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Communist and Post-Communist Studies 38 (2005) 381e401

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Religious education in Romania


Lavinia Stan*, Lucian Turcescu
Center for Post-Communist Studies, St. Francis Xavier University, Antigonish, NS B2G 2W5, Canada
Available online 18 July 2005

Abstract
This article provides an overview of the Romanian post-communist legislation on religious
education in public schools, examined against the background of the 1991 Constitution and
international provisions protecting freedom of conscience, critically assesses the pre-university
textbooks used in Orthodox and Roman Catholic religion courses, and discusses the churches
attempts to ban evolutionary theory from schools and the eorts of the Orthodox Church to
introduce religious symbols in public universities.
2005 The Regents of the University of California. Published by Elsevier Ltd. All rights
reserved.
Keywords: Education; Religion and politics; Post-communist democratization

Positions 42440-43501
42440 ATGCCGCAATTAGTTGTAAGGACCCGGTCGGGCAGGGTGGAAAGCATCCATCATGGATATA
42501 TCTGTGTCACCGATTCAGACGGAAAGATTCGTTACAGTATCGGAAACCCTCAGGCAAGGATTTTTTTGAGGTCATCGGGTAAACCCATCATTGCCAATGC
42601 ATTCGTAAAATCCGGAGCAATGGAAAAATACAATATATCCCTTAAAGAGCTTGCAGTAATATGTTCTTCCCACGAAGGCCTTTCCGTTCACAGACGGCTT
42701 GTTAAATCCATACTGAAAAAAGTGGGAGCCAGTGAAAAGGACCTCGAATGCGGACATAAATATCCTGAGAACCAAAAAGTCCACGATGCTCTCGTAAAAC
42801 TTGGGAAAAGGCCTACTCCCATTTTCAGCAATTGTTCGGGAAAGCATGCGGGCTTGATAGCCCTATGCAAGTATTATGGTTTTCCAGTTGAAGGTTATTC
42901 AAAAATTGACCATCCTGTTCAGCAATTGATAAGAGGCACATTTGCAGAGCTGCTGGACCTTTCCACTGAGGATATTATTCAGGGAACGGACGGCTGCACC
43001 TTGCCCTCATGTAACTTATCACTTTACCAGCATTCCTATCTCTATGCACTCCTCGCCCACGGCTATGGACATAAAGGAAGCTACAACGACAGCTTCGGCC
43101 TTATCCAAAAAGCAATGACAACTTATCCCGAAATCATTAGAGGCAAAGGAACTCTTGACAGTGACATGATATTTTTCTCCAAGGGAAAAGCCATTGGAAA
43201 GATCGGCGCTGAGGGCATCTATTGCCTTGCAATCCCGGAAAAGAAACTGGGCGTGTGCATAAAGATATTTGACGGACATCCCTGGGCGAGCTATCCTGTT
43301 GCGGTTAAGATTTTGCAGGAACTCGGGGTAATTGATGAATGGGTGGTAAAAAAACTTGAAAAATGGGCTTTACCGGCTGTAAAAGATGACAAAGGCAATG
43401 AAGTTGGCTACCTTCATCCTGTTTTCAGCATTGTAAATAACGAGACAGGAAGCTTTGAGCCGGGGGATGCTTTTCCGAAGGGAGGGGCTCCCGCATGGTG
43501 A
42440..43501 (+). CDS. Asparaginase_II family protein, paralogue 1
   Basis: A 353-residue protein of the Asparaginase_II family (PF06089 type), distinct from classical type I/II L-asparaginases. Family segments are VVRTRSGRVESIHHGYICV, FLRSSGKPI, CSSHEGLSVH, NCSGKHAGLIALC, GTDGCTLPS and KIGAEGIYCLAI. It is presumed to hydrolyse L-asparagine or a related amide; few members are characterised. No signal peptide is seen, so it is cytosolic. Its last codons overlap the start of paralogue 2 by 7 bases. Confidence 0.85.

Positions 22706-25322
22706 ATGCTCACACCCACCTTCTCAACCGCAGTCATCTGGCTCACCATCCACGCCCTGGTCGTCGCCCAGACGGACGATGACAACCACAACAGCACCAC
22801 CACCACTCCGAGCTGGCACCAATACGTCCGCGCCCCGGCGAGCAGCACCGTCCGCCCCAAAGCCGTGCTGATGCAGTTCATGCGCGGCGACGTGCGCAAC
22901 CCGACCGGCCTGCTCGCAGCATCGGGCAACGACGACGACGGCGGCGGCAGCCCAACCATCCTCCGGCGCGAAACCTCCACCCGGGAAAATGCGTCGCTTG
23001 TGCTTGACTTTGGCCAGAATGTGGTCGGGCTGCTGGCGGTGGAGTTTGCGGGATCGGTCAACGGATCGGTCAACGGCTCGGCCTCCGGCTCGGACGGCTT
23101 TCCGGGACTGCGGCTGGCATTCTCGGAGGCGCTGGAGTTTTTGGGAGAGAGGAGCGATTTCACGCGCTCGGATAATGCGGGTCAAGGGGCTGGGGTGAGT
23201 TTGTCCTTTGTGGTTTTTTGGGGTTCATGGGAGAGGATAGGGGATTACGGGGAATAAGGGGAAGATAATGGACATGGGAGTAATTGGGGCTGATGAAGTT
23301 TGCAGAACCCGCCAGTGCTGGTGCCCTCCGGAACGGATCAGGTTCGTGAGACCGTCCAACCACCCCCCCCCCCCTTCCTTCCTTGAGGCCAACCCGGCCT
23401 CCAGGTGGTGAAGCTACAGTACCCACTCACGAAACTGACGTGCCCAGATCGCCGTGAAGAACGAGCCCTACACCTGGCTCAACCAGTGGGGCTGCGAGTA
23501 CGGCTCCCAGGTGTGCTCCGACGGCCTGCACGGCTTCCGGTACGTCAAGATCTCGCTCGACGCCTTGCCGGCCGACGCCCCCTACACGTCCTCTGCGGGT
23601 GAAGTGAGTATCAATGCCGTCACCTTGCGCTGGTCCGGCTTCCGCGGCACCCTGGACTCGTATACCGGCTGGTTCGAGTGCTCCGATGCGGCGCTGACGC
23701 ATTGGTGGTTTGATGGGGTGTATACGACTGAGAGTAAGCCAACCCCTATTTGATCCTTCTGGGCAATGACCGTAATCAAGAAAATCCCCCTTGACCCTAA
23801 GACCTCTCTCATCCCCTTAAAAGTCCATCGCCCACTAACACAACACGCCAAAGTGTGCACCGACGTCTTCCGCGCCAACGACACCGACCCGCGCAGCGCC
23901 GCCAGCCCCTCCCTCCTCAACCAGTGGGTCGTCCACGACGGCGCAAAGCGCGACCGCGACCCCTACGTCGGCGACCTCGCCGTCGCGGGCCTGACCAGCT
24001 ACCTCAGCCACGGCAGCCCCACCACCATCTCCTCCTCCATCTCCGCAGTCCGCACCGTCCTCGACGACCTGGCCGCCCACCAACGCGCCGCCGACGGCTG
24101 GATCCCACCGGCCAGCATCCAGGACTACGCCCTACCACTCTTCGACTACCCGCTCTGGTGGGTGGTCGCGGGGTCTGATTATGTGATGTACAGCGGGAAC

Introduction
The collapse of the Nicolae Ceausescu regime in December 1989 oered the 15
religious denominations recognized in Romania the possibility to regain the terrain
lost after 1945, the year when the Communist Party formed the government and set
about to transform the country into an atheistic state along Marxist-Leninist lines.
The legally recognized churches, especially the Romanian Orthodox Church, the
countrys largest religious group, pressured the post-communist authorities to
introduce religious education in public schools, oer substantial nancial support
* Corresponding author. Tel.: C1 902 867 5371; fax: C1 902 867 1871.
E-mail address: lstan@stfx.ca (L. Stan).
0967-067X/$ - see front matter 2005 The Regents of the University of California. Published by Elsevier
Ltd. All rights reserved.
doi:10.1016/j.postcomstud.2005.06.007

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for theological institutions, allow denominations to resume their social role by posting
clergy in hospitals, elderly care homes and prisons, maintain the ban on what they
considered to be reprehensible behavior like homosexuality, de-legalize abortion,
and permit churches to play an increasingly important role in political aairs.
Although education was an area where churches registered success in the early stages